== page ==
HeLa or 293T cells were seeded into 24-well plates at a concentration of 105 per well and transfected 18 h later using Lipofectamine 2000 (Invitrogen) according to the manufacturer’s protocol. Each transfection reaction contained 0.6 µg of a firefly luciferase reporter vector or a mutant vector, 2.4 µg of a miR-146a or an empty vector, and 0.02 µg of a pRL-TK control vector (Promega). Cells were harvested after 48 h of transfection and assessed for luciferase activity by a Dual Luciferase Reporter Assay System (Promega). Luciferase reporter vectors or mutant vectors used were: IRAK1-UTR (Addgene), IRAK1mut-UTR (Addgene), TRAF6-UTR (Addgene), and TRAF6mut-UTR (Addgene). All assays were performed in triplicate and all values were normalized for transfection efficiency against renilla luciferase expression derived from the co-transfected pRL-TK plasmid. The means ± SD of the triplicate values are reported.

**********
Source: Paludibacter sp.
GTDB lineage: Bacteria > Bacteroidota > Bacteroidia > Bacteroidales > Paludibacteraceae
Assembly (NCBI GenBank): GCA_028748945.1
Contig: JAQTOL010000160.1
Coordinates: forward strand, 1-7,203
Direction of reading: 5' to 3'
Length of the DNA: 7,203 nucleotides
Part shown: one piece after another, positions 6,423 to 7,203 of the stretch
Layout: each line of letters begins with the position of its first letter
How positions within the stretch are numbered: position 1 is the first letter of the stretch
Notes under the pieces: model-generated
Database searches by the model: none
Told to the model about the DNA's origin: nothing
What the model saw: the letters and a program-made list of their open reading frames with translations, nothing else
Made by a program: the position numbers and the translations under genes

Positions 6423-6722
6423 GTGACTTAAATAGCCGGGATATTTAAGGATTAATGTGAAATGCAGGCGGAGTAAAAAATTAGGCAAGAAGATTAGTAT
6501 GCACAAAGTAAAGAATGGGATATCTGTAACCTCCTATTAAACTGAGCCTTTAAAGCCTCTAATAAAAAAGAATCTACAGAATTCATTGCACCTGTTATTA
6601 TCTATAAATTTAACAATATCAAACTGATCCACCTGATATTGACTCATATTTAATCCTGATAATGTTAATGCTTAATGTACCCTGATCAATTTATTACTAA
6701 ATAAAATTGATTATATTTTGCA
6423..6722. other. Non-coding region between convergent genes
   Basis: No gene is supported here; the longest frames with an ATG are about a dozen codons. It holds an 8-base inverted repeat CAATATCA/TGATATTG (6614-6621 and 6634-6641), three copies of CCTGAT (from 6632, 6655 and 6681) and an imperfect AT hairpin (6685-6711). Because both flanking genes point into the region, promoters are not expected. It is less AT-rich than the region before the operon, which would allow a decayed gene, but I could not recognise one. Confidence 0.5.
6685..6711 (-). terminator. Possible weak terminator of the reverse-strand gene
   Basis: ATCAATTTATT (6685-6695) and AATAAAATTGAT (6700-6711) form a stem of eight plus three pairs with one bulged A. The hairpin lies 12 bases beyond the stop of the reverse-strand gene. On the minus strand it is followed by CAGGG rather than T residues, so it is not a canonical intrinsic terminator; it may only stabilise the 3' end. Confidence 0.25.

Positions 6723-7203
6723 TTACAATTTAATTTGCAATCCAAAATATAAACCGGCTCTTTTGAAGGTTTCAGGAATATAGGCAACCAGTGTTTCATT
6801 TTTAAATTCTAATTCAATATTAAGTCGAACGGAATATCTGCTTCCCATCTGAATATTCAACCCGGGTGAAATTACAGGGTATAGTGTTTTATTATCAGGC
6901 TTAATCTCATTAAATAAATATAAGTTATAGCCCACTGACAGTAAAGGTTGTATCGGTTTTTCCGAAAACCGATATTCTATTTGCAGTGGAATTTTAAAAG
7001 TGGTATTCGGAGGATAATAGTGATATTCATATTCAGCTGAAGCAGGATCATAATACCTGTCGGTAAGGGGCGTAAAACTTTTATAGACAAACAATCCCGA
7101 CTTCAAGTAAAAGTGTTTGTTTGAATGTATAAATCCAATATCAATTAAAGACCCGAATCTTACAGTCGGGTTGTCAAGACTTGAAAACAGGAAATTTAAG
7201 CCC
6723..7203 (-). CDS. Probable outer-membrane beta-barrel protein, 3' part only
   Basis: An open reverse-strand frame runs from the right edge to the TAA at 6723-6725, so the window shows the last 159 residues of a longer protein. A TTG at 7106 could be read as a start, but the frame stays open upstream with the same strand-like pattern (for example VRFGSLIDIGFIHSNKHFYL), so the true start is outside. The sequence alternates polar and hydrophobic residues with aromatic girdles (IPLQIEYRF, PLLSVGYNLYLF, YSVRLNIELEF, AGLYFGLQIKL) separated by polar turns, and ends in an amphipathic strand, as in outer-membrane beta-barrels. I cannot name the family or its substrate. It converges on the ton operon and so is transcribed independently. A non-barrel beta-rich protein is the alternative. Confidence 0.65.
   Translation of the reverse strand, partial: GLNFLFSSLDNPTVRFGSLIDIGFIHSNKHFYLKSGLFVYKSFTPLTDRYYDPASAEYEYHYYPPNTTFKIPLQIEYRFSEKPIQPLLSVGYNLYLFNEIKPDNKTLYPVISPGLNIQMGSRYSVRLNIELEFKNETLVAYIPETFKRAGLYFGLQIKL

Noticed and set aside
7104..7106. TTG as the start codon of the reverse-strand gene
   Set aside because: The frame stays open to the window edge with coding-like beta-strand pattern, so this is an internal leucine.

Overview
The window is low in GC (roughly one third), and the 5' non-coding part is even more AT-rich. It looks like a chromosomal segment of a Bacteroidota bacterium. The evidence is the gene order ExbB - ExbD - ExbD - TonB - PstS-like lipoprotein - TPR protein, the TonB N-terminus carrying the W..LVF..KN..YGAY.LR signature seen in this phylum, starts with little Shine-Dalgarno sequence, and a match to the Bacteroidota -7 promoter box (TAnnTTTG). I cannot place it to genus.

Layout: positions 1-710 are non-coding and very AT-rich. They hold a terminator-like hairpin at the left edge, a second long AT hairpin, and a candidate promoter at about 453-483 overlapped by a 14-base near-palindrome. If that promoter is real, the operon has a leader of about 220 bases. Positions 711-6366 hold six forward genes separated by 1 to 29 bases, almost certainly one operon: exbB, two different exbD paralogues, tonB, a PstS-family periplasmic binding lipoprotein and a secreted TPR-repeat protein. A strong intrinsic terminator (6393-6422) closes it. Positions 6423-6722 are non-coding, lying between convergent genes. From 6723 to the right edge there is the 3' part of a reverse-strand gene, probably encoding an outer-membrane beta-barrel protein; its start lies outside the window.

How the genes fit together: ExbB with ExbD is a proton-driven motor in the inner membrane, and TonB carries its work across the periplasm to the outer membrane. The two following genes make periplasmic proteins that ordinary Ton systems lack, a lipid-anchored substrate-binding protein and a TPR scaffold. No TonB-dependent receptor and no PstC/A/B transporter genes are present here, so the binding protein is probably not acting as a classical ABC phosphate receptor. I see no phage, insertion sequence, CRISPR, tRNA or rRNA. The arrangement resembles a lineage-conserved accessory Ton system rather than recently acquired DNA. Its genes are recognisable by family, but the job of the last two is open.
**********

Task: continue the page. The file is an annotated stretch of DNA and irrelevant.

Statistical Analysis

Graphical analysis and statistics were performed with GraphPad Prism 5.0. Student’s two-tailed t-test and one-way ANOVA were used as appropriate. The p values were adjusted for multiple comparisons using the Bonferroni method. A p–value <0.05 was considered statistically significant.

Results

The Negative Role of miR-146a in Regulating IFN-γ Production by IL-12 and/or IL-18-Stimulated Human NK Cells